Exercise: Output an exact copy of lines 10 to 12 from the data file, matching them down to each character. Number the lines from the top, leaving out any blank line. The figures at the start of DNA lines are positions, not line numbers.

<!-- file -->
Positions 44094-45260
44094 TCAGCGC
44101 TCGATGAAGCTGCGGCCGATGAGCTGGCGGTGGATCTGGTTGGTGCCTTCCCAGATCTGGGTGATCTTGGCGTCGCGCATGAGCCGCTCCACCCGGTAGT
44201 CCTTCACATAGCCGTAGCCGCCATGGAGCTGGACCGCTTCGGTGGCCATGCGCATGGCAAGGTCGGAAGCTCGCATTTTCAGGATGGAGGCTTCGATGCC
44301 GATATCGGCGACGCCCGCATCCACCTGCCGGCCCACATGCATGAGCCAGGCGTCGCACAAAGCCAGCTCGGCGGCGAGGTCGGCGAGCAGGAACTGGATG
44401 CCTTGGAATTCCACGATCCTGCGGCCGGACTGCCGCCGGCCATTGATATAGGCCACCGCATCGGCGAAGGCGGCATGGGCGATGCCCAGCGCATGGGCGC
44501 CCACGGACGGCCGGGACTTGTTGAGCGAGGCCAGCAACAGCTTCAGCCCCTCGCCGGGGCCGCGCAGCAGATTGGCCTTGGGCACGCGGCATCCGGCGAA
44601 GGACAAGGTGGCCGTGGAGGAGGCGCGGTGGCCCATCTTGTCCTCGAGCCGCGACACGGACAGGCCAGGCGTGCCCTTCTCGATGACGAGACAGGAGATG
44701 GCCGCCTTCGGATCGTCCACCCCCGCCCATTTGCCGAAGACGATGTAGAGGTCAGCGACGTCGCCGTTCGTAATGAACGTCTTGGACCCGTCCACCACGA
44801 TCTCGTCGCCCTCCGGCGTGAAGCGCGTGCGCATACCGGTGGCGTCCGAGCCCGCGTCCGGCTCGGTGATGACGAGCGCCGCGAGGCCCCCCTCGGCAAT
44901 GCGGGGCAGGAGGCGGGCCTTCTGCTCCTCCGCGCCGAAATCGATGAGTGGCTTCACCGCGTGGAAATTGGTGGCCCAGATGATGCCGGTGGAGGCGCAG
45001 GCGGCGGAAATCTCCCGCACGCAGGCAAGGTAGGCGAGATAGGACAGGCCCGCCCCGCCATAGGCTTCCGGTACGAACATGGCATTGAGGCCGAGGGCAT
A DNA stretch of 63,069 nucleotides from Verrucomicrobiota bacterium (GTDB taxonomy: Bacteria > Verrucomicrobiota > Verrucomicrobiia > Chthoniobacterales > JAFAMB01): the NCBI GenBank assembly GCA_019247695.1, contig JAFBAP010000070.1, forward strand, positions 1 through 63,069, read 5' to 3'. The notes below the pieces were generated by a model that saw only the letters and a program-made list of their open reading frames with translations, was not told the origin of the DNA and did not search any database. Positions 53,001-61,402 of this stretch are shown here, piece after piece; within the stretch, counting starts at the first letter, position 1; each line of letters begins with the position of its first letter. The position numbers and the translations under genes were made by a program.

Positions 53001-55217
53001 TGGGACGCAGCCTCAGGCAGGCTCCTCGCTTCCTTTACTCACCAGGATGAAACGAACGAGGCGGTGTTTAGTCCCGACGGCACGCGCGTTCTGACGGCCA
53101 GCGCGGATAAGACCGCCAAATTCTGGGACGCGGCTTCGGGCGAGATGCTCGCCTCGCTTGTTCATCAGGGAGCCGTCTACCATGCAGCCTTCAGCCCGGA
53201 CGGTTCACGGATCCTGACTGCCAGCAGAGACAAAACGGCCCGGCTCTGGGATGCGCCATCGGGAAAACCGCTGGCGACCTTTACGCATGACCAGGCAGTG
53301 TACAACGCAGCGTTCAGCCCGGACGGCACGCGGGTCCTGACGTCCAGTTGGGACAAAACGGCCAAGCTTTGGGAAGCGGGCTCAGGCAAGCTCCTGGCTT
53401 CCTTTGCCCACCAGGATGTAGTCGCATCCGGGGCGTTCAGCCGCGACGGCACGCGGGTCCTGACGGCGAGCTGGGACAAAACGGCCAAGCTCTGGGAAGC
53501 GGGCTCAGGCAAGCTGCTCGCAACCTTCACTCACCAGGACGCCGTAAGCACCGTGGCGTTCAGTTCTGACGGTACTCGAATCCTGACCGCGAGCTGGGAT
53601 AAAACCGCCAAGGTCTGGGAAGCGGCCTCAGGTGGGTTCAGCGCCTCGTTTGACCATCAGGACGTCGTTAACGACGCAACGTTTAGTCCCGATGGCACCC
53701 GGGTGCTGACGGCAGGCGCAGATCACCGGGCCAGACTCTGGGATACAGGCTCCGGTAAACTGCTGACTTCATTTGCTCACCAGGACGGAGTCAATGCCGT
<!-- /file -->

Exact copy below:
44801 TCTCGTCGCCCTCCGGCGTGAAGCGCGTGCGCATACCGGTGGCGTCCGAGCCCGCGTCCGGCTCGGTGATGACGAGCGCCGCGAGGCCCCCCTCGGCAAT
44901 GCGGGGCAGGAGGCGGGCCTTCTGCTCCTCCGCGCCGAAATCGATGAGTGGCTTCACCGCGTGGAAATTGGTGGCCCAGATGATGCCGGTGGAGGCGCAG
45001 GCGGCGGAAATCTCCCGCACGCAGGCAAGGTAGGCGAGATAGGACAGGCCCGCCCCGCCATAGGCTTCCGGTACGAACATGGCATTGAGGCCGAGGGCAT